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This is an open letter to my colleagues and peers on the State Committee of the Republican Party of Florida.
2 January 2014
To my fellow RPOF Committee members:
In advance of our Annual meeting I want to lend the following for your consideration.
Common Core and the Republic
Let me start with the most basic of definitions that are accepted in practice by all. They come from the dictionary. That way we can establish a “common ground” on which to begin this discussion. Let’s look at the two definitions and then extrapolate their meaning when combined.
- belonging to or shared by two or more people or groups
Noun, often attributive \ˈkȯr\
- a central and often foundational part usually distinct from the enveloping part by a difference in nature
- an arrangement of a course of studies that combines under basic topics material from subjects conventionally separated and aims to provide a common background for all students
- the inmost or most intimate part
We could safely say that Common Core is a shared prearrangement of course studies. Or, we could say, that Common Core is an inmost or intimate collective foundation of teaching guidelines. Or we could just look at the definition above and accept that it is an arrangement of a course of studies that combines under basic topics material from subjects conventionally separated and aims to provide a common background for all students
In other words, “common core” is a centralized regulatory bureaucracy of fundamental teaching requirements. “Common core” is much like the “Affordable Care Act”; both are federally centralized programs that create regulatory conditions the rest of us have to meet.
While proponents will say it is not a federal program, it is. The Common Core testing consortia funded by the US Department of Education (by “shovel ready” stimulus money) are developing the assessments for Common Core, which will drive classroom instruction.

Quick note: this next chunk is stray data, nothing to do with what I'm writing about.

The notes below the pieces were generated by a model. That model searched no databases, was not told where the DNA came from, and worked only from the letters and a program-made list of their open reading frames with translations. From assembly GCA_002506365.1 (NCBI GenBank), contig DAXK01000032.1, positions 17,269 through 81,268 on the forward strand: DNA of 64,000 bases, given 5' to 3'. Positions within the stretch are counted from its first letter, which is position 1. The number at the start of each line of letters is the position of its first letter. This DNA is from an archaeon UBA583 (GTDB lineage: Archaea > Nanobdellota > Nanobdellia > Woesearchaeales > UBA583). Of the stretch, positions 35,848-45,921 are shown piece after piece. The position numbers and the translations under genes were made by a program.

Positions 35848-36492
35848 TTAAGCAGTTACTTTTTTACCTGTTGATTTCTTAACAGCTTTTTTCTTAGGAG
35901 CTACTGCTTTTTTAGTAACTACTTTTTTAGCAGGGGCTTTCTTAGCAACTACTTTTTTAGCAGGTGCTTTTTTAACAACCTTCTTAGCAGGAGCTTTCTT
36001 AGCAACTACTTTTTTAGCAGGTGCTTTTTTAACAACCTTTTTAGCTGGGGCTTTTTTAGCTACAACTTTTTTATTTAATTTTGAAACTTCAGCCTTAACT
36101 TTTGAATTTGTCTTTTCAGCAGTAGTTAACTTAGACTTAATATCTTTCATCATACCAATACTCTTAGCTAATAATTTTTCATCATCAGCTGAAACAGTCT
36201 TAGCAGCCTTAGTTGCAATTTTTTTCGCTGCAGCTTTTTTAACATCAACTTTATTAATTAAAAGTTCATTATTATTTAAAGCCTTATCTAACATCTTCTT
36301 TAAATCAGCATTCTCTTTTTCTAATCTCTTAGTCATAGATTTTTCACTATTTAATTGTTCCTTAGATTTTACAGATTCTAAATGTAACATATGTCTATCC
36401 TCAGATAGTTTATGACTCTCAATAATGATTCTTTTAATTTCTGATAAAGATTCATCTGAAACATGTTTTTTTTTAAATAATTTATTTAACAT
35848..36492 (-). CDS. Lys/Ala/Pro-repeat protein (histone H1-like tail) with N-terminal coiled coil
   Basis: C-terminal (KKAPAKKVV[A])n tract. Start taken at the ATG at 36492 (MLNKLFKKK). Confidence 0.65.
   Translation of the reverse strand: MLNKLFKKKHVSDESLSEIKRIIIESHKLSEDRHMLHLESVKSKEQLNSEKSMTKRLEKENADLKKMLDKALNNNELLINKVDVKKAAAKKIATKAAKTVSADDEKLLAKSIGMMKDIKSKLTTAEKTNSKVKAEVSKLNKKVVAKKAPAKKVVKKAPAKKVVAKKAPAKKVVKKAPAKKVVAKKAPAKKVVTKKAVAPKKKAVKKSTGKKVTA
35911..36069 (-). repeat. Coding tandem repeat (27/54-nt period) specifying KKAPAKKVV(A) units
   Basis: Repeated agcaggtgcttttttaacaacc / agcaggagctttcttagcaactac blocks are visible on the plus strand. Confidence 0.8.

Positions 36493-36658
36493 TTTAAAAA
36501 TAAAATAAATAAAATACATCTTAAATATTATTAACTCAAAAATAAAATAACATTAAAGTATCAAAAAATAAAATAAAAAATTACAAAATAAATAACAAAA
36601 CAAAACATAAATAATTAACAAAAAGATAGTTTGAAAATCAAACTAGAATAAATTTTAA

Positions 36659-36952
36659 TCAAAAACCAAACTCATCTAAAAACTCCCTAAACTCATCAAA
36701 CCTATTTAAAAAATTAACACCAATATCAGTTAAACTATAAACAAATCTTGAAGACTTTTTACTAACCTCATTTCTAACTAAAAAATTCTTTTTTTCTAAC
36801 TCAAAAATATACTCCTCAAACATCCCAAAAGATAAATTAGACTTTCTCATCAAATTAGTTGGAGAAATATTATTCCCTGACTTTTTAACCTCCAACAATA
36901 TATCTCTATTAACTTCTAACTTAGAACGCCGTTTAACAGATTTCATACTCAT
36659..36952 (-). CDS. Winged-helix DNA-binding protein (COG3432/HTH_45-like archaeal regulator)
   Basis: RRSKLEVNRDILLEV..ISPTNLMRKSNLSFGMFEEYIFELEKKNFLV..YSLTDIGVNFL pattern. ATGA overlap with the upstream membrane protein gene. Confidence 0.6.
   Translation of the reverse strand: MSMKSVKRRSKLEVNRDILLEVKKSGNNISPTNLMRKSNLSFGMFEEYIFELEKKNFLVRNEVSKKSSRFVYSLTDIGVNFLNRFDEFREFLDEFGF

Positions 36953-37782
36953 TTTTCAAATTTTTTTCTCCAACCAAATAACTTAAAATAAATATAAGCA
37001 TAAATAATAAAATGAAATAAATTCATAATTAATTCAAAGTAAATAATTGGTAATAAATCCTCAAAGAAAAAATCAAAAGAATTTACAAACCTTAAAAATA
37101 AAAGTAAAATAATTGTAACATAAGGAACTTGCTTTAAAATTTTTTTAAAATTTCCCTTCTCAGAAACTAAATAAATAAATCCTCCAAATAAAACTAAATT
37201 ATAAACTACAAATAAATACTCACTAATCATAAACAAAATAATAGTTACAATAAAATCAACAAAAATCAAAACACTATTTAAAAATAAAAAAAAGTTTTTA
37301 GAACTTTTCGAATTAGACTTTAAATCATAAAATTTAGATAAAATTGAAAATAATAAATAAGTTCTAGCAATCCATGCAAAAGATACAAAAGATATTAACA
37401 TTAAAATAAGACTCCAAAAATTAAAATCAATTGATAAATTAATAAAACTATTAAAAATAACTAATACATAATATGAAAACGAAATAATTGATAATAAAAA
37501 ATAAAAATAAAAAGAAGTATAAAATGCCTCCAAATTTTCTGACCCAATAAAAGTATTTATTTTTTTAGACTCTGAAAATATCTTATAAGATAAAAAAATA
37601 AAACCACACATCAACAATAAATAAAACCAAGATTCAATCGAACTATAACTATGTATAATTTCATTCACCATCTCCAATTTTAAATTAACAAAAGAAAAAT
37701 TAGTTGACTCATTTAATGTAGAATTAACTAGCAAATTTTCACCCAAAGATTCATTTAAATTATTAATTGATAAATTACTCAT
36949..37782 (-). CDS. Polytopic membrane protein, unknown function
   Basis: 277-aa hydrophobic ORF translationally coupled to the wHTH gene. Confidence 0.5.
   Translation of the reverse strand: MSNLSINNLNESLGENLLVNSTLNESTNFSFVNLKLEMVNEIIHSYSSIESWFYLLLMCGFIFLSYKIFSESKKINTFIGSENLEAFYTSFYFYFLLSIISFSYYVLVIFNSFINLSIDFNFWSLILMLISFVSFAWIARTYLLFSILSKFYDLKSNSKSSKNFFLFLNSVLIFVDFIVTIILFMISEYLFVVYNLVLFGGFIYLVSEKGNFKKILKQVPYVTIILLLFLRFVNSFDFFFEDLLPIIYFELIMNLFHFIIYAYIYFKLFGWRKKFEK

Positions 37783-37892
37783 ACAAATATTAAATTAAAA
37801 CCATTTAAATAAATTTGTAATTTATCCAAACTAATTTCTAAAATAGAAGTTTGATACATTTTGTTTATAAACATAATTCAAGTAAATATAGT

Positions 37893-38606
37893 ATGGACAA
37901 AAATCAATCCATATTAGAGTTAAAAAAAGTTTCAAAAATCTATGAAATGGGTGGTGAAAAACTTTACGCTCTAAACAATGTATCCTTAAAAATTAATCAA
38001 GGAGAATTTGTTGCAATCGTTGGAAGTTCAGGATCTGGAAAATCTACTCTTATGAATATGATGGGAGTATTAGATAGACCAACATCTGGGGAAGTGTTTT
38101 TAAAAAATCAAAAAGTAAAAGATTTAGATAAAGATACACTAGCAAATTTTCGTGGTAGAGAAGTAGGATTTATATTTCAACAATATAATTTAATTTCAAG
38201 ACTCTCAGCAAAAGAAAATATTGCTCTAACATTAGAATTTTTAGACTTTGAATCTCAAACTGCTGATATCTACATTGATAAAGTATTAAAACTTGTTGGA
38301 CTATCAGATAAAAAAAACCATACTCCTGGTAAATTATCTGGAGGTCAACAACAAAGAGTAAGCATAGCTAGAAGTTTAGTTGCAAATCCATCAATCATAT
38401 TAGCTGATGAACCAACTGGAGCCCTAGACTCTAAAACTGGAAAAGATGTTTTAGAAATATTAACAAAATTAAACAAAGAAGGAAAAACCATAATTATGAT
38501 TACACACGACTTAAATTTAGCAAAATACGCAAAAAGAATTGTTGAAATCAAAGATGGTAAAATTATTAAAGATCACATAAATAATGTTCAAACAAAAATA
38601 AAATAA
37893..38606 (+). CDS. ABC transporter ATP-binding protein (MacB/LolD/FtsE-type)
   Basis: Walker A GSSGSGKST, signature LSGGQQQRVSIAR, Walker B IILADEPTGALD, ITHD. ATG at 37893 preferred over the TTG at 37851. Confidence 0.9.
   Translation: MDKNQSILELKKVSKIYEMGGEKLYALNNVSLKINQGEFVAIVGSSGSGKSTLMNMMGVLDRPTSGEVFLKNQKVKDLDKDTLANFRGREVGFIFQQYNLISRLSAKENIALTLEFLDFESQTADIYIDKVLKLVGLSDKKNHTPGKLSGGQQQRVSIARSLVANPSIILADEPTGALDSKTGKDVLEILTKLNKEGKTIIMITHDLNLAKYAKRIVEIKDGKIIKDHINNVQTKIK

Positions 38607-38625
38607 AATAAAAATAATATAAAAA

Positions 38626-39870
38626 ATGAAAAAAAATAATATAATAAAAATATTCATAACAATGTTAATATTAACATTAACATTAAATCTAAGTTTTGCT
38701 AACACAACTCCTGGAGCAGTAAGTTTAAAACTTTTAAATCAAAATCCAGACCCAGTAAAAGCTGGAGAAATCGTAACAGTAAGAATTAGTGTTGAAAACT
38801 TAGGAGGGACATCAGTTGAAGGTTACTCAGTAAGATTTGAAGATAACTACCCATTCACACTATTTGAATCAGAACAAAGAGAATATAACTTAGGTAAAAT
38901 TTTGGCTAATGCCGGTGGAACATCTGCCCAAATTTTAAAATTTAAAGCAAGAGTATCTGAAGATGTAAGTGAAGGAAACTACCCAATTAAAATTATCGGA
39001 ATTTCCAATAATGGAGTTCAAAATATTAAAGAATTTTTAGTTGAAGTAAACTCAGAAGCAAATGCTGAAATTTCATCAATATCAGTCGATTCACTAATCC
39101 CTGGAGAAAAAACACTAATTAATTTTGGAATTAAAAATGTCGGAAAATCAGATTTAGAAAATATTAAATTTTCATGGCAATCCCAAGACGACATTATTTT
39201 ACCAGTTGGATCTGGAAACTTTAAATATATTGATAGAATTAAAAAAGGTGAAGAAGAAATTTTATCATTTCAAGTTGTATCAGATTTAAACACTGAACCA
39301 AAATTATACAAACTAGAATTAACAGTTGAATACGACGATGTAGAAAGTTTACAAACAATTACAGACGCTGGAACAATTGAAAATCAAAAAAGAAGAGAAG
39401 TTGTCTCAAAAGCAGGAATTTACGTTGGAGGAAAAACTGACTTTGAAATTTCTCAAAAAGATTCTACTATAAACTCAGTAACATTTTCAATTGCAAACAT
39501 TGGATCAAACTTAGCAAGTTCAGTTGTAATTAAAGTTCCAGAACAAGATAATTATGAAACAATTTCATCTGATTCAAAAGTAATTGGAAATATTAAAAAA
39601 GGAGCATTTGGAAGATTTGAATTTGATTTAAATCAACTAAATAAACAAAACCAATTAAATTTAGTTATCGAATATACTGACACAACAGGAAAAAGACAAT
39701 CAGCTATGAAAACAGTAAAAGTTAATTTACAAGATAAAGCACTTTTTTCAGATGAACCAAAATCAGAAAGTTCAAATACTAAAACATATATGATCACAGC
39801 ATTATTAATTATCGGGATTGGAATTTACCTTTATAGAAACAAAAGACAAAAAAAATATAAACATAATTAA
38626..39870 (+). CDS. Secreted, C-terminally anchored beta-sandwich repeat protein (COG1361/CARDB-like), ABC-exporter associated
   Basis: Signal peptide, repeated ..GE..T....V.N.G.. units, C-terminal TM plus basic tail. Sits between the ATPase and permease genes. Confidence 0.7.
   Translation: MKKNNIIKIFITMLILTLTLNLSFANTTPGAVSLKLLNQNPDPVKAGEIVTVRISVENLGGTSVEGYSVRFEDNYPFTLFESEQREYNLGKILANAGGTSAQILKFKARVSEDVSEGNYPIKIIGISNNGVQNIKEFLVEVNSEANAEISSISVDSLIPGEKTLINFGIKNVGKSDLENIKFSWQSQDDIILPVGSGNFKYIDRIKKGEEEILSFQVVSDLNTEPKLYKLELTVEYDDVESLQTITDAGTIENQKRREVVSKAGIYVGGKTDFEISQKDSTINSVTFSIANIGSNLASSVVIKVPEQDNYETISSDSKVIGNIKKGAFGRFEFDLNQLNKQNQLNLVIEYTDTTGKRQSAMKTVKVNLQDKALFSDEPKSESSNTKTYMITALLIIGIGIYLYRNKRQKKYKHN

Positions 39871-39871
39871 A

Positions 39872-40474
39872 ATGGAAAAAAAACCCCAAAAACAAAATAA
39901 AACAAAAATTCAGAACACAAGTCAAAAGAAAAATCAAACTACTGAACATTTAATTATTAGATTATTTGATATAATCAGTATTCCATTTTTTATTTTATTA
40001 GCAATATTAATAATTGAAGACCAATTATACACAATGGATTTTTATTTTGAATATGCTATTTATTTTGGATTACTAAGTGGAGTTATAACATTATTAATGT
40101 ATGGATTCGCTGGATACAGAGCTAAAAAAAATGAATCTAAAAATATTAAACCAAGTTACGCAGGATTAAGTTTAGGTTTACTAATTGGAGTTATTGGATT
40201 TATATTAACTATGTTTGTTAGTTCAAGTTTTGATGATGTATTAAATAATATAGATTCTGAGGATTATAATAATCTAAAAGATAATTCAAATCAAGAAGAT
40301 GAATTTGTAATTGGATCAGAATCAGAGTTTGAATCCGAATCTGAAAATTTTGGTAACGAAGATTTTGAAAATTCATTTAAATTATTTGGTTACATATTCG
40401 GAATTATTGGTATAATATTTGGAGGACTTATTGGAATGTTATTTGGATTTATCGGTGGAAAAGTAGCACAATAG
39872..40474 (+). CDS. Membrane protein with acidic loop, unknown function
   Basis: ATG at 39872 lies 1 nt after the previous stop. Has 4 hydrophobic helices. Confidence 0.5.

We all know teachers are forced to teach to the test because assessments are intended to reflect their performance. States would be wise to withdraw from the Smarter Balanced and PARCC testing consortium if they don’t want to incur huge expense and if they want to protect personal student level data. The consortia’s contract with the feds requires them to provide student level data to the federal government. It is to the credit of our Governor that we have done so in Florida. This is a good first step.
Here in lies the dilemma
Today we find ourselves in a place that opponents continue to argue against the theme of a “common core” as a dangerous ideological machine that has potential for indoctrination.
Proponents continue to argue that it is not a centralized or collective way of teaching all of the children in this country the same things in the same way.
So who is correct?
If these are to be the foundations of the argument then, to this end, there will be no resolve. It is not possible to argue the lack of merit of “common core” when proponents use emotion and subjective speech to explain it. Proponents do not have an honest foundation for their arguments and base their positions on semantics.
They attempt to decry the centralization by suggesting that testing standards do not equate to curriculum. Yet in order for a curriculum to achieve testing standards the curriculum must be tied back to the standard in order to succeed. For example, if a common or centralized standard mandates that “2+2 = 5”, then in order for my curriculum to be correct, I must teach the same.
Proponents will tell you that it is the nation’s governors and education commissioners, through their representative organizations the National Governors Association (NGA) and the Council of Chief State School Officers (CCSSO) that led the development of the Common Core State Standards and continue to lead the initiative.
When in reality they are a smoke screen or cover. The Common Core testing consortia funded by the US Department of Education are developing the assessments for Common Core, which will drive classroom instruction.
It seems that reality has been turned upside down and inside out. When we as free thinking rational American adults cannot look at this for what it is and express concern without being chided and labeled as extremists we have a problem.
The problem my friend is apparent. It is philosophic. It is ideological. It is Liberty vs. Progressivism.
When discussing “common core” forget about the techniques and intimate delivery of the collectivist goal of “common core”. You will be lost in an esoteric battle of words. It is a battle that has been well designed and thought out by the progressive movement. What is at stake is the core philosophy of centralized education and its conflict with the American way of life and governance. That is the issue.
The argument to be made against this ideological monster is the Constitution. First, I would challenge any proponent to show me where there is Constitutional authority for this draconian mandate. What Amendment to the Constitution expresses given authority to the Federal Government for the management of our children’s education? This is not a rhetorical question. It is a foundational one. The same foundation we declared to be sovereign. The same that many of us swore to uphold.
Constitutional authority is not the same as “Regulatory Over-reach”. It is that those powers not granted the Federal Government by the Constitution of the United States are then relegated to the States themselves. Not an agency or panel of experts.